Multiple myeloma (MM) is the second most frequent hematologic cancer, with a median age at diagnosis of ∼70 years.1 MM is still an incurable disease, but novel agents, such as the proteasome inhibitor bortezomib and immunomodulatory drugs thalidomide and lenalidomide have considerably improved progression-free survival (PFS) and overall survival (OS).2-6 In Europe, melphalan-prednisone-thalidomide (MPT) and melphalan-prednisone-bortezomib (VMP) are considered the standards of care for MM patients older than age 65 years or not eligible for autologous stem cell transplantation.2,3,7-13 Recently, two large phase 3 trials have shown the superiority of lenalidomide-containing regimens over the standard treatments approved for elderly patients with newly diagnosed MM.14,15 The MM-015 trial showed that combined melphalan-prednisone-lenalidomide (MPR) followed by maintenance with lenalidomide (MPR-R) significantly prolonged PFS (31 months) compared with melphalan-prednisone (13 months; P < .001) or MPR without maintenance (14 months; P < .001). The major benefit was observed in patients age 65 to 75 years (P = .001 for treatment-by-age interaction).14 The FIRST trial showed that lenalidomide plus low-dose dexamethasone (Rd) given until disease progression was associated with a significant improvement in PFS (25.5 months) when compared with melphalan-prednisone-thalidomide (21.2 months) or Rd (20.7 months) for a fixed period of 18 months (hazard ratio [HR] for the risk of progression or death was 0.72 for continuous Rd vs MPT and 0.70 for continuous Rd vs 18 months of Rd; P < .001 for both comparisons).The advantage of Rd given continuously or for a fixed period was evident in patients older than or younger than age 75 years.15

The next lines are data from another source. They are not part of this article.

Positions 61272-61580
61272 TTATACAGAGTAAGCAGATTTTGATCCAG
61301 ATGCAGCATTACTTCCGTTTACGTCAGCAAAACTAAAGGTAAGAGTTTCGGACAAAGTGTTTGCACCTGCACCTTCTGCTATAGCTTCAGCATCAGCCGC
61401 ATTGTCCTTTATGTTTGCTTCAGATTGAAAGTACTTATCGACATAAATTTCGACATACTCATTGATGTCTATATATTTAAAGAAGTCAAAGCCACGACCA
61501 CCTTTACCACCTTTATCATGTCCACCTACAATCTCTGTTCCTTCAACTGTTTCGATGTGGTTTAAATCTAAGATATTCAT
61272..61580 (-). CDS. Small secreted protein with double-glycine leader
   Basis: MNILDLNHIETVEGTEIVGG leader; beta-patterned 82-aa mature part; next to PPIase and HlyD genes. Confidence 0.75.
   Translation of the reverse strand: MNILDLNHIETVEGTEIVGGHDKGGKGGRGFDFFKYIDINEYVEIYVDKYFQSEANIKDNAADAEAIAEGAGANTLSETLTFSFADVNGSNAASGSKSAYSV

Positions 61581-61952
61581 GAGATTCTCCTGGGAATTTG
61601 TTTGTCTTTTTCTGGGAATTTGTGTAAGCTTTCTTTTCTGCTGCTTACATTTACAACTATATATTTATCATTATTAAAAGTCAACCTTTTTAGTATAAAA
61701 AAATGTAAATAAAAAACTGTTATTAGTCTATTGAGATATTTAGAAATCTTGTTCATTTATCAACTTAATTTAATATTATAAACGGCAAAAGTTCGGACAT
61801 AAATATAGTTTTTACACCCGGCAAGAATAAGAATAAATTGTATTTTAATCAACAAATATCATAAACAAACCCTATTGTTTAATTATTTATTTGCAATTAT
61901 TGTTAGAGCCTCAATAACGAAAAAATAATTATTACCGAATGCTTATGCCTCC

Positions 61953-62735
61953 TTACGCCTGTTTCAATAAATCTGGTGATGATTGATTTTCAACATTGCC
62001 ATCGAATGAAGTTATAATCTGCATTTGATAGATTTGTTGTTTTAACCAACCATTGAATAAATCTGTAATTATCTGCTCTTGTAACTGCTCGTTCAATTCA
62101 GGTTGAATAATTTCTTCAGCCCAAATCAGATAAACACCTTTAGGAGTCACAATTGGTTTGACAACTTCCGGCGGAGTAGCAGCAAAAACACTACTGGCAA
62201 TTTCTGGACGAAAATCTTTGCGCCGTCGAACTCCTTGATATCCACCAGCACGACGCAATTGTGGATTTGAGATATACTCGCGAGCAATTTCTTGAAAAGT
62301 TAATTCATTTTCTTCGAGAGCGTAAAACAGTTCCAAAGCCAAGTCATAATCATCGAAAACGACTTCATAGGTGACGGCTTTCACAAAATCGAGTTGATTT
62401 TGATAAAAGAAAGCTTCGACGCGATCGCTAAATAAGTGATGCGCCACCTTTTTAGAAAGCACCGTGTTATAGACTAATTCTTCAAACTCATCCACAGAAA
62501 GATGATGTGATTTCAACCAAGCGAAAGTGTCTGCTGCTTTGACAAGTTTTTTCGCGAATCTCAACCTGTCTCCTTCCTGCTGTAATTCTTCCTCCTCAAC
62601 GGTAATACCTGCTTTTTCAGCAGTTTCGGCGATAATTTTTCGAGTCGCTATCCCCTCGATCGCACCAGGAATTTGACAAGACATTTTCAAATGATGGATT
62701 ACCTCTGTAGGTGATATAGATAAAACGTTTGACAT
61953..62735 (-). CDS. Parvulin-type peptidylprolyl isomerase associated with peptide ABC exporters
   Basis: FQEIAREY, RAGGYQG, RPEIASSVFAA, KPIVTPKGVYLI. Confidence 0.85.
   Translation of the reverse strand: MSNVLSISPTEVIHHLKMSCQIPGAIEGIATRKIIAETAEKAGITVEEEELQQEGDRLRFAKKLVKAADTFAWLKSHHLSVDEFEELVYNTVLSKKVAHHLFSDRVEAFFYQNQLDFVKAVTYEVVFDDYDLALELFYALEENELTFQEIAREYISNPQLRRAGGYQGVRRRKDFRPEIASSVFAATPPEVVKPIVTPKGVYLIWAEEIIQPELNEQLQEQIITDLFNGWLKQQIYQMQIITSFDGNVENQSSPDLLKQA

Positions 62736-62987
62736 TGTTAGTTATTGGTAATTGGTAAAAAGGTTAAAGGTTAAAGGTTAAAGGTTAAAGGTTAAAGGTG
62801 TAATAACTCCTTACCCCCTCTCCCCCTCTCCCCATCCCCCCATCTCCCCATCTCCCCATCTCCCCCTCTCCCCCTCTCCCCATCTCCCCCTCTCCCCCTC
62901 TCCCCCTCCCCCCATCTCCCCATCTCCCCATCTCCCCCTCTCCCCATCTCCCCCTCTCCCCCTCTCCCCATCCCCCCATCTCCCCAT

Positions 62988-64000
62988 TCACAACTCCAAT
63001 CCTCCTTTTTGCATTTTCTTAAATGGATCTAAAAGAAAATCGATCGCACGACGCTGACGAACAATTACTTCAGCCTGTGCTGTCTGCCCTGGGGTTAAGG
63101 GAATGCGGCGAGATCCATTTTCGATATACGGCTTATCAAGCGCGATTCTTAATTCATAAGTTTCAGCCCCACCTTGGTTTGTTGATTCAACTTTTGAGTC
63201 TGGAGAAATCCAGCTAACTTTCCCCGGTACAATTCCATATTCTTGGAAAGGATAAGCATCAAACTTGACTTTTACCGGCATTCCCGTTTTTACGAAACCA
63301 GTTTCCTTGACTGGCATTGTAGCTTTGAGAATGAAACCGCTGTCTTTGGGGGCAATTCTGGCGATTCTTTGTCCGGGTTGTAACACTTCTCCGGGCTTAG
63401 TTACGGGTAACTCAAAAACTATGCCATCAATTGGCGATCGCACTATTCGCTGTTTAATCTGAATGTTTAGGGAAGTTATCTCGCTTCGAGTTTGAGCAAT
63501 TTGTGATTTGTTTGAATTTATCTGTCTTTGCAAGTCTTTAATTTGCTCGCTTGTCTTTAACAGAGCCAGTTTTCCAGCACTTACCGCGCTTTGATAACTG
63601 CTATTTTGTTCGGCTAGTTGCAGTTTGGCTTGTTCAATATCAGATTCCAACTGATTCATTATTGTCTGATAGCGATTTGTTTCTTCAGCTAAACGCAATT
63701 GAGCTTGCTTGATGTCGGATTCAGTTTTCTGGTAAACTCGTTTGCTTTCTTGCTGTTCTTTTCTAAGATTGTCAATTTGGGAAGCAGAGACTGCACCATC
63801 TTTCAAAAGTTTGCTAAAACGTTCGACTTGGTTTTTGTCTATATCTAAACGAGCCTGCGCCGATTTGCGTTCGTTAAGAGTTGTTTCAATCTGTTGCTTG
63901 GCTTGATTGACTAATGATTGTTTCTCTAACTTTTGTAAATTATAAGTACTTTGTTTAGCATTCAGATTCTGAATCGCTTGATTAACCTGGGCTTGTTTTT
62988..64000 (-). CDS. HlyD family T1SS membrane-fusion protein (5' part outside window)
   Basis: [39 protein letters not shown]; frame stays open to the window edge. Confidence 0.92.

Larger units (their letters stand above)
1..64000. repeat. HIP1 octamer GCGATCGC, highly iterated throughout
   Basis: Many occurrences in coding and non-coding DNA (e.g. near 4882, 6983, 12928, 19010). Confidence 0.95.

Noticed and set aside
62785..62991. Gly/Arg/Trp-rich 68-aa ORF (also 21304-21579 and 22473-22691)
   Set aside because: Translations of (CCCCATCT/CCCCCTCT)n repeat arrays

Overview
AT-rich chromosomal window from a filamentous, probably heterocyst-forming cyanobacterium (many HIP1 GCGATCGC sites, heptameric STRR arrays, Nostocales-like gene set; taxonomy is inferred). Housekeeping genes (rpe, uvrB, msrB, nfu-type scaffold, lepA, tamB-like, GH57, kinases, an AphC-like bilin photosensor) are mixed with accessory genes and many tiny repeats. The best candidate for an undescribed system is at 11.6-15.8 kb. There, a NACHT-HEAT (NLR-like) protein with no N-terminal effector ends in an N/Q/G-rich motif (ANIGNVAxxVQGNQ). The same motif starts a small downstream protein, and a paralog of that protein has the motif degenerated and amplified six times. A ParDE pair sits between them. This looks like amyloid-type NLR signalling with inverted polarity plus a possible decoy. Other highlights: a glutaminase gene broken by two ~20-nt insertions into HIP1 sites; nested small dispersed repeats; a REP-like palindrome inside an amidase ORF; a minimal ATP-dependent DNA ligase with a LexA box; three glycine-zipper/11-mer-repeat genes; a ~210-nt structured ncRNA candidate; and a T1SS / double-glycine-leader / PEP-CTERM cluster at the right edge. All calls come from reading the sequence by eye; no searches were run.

To date, a formal comparison between an alkylator-containing triplet regimen vs an alkylator-free doublet regimen, both including lenalidomide, has not yet been performed. In this phase 3 trial, we compared a triplet lenalidomide-containing regimen (MPR or cyclophosphamide-prednisone-lenalidomide [CPR]) with a doublet lenalidomide-containing regimen (Rd) to evaluate which was the best drug to combine with lenalidomide (alkylating agents or steroids). The primary end point was PFS with the triplet vs the doublet lenalidomide-containing regimens.

Patients and methods

Study patients

Patients with newly diagnosed MM who were ineligible for high-dose therapy plus stem cell transplantation because of age (≥65 years) or coexisting comorbidities could be enrolled. Inclusion criteria were measurable disease and Karnofsky performance status ≥60%. Patients agreed to use contraception, and women of childbearing age had a pregnancy test before enrollment. Exclusion criteria included renal impairment (creatinine level <30 mL/min), uncontrolled or severe cardiovascular disease, and other malignancies within the past 3 years. The study was approved by the institutional review board at each of the participating centers. All patients gave written informed consent before entering the study, which was performed in accordance with the Declaration of Helsinki.